By AMERICAN HEART ASSOCIATION NEWS
Stroke care research led by longtime American Heart Association/American Stroke Association volunteer Gregg Fonarow, M.D., has been selected as one of the Top 10 Clinical Research Achievements in 2014 by the Clinical Research Forum, a consortium of leading academic health centers.
The awards were presented last Friday at a ceremony in Washington, D.C., and represent the nation’s best examples of research that benefits the health and well-being of Americans.
His landmark study, published last April in the Journal of the American Medical Association, showed that hospitals participating in Target: Stroke — an AHA/ASA Get With The Guidelines-Stroke initiative to speed stroke treatment — were able to treat patients faster with the clot-busting drug tissue plasminogen activator. That led to better outcomes and fewer treatment complications for patients who had an artery-blocking ischemic stroke.
“Our findings demonstrate the importance of quicker administration of intravenous tPA that can greatly improve patient outcomes,” said Fonarow, a professor at the David Geffen School of Medicine at the University of California, Los Angeles, and director of the Ahmanson-UCLA Cardiomyopathy Center. “We are very pleased to have our work highlighted by the Clinical Research Forum.”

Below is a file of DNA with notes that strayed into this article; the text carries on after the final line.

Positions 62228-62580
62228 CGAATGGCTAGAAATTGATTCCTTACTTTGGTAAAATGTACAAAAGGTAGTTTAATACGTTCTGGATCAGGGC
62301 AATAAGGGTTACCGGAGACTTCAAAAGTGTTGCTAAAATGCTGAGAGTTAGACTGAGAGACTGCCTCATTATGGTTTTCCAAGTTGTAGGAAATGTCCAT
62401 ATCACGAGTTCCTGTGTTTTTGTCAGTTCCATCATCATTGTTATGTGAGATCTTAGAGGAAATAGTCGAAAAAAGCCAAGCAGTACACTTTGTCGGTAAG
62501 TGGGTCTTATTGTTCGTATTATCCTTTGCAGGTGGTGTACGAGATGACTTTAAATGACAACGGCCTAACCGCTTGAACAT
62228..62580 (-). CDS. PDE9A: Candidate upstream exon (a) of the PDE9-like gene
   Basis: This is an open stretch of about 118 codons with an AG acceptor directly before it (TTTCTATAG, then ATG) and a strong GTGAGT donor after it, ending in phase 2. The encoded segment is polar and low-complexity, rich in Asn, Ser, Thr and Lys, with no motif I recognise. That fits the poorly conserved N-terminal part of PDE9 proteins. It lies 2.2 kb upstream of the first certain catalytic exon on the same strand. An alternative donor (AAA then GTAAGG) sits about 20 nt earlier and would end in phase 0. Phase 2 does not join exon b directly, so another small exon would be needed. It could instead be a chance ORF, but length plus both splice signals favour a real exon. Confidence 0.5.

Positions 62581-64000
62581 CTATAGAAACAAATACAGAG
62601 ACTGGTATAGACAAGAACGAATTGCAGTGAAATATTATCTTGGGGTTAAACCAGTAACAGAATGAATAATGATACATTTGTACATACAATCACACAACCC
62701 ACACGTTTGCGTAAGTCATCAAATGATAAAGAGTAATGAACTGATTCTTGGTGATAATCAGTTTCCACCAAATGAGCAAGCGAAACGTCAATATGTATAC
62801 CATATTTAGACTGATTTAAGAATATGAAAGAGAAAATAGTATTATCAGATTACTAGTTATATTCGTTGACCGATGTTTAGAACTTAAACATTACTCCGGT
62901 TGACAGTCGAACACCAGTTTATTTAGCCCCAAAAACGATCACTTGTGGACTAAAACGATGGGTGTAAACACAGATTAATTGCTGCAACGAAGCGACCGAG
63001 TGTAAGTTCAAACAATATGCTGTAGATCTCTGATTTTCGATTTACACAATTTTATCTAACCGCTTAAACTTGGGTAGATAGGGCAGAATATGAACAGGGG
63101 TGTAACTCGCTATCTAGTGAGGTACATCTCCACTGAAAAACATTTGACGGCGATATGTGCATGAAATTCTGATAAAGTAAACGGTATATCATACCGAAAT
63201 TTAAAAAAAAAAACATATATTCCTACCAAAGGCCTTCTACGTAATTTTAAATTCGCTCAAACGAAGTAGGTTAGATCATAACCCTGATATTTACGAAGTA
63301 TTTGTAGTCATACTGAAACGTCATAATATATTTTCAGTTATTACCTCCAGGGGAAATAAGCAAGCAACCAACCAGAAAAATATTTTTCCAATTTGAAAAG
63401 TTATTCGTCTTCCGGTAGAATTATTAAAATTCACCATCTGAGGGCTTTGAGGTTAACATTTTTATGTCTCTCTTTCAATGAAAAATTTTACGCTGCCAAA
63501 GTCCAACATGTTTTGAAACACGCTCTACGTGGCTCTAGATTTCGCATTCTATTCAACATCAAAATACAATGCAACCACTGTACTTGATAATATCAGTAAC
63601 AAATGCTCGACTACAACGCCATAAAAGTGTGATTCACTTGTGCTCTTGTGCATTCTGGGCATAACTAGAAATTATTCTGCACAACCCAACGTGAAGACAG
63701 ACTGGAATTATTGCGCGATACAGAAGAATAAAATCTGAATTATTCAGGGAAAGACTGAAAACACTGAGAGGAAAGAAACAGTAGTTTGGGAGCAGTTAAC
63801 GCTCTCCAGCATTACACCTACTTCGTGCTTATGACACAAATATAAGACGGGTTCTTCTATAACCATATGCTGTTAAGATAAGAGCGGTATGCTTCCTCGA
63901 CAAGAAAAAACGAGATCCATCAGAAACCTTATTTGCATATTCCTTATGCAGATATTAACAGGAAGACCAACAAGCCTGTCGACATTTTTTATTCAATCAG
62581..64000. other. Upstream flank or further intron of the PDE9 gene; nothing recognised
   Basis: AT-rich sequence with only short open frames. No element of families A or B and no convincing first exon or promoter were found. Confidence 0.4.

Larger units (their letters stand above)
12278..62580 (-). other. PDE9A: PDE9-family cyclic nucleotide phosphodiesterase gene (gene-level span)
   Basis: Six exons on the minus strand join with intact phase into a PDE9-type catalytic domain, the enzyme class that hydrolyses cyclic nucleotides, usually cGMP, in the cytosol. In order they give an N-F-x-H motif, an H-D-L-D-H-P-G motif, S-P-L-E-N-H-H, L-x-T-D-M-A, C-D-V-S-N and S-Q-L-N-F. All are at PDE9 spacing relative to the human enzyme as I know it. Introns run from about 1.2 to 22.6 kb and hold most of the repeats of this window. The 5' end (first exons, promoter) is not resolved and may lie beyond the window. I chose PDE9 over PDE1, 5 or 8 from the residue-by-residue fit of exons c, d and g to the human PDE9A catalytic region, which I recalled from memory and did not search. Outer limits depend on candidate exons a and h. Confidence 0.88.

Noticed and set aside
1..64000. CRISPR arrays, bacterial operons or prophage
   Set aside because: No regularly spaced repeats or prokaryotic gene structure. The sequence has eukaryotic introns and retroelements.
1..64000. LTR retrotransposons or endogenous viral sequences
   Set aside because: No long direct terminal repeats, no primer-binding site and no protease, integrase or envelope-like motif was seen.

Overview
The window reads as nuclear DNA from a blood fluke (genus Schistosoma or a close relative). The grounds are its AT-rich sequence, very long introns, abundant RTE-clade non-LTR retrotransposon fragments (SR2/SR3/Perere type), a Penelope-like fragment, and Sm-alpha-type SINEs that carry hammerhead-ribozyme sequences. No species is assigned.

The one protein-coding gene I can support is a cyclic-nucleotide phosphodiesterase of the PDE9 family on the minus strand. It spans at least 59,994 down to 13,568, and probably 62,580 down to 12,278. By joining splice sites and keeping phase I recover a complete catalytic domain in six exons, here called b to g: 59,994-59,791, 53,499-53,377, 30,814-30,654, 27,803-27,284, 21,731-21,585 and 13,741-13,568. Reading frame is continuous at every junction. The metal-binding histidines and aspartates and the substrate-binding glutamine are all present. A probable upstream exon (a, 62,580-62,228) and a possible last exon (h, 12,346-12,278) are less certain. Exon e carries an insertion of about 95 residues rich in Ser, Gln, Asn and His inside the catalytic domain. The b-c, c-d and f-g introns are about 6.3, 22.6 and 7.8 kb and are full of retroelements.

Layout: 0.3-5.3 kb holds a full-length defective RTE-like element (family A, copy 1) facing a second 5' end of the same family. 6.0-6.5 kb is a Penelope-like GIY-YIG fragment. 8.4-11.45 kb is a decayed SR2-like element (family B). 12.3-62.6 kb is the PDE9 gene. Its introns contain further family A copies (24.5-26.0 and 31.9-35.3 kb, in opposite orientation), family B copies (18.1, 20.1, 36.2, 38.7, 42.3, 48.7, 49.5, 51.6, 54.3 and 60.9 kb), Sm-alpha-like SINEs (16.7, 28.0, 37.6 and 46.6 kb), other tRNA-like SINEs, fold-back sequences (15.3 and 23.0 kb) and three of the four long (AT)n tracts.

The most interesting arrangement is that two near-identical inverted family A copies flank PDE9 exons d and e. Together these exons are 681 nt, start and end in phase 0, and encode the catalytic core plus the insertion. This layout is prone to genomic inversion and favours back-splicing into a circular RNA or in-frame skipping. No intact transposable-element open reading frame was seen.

Stroke is the fifth-leading killer of Americans, and a leading cause of adult disability. Survival depends on prompt treatment to restore blood flow to the brain.
“This is another amazing accomplishment that our quality leaders have made in improving stroke care,” said Nancy Brown, CEO of AHA/ASA. “I applaud Dr. Fonarow and the entire Get With The Guidelines research team for contributing to the advancement of new stroke treatments. This and other research is making a tangible difference in extending and improving the quality of life for many who experience a stroke.”
Fonarow’s study, originally presented at the ASA’s 2014 International Stroke Conference, also received a Distinguished Clinical Research Achievement Award, one of only two studies to receive the additional honor.
“Time lost is brain lost in acute stroke,” said Jeffrey Saver, M.D., a co-investigator on the study and a director at the UCLA Stroke Center. “This national quality improvement program helps hospitals achieve more timely tPA treatment that can preserve brain function, improve neurologic recovery and reduce long-term disability.”
Other winning projects included research on immune therapy, safer delivery of gene therapy, pediatric cancer, more accurately classifying tumors, HIV, treating depression in pregnancy, sepsis care, standardizing antibiotic use in children and sleep apnea therapy.
Video courtesy of Clinical Research Forum.
Photo by Erin Marie Dey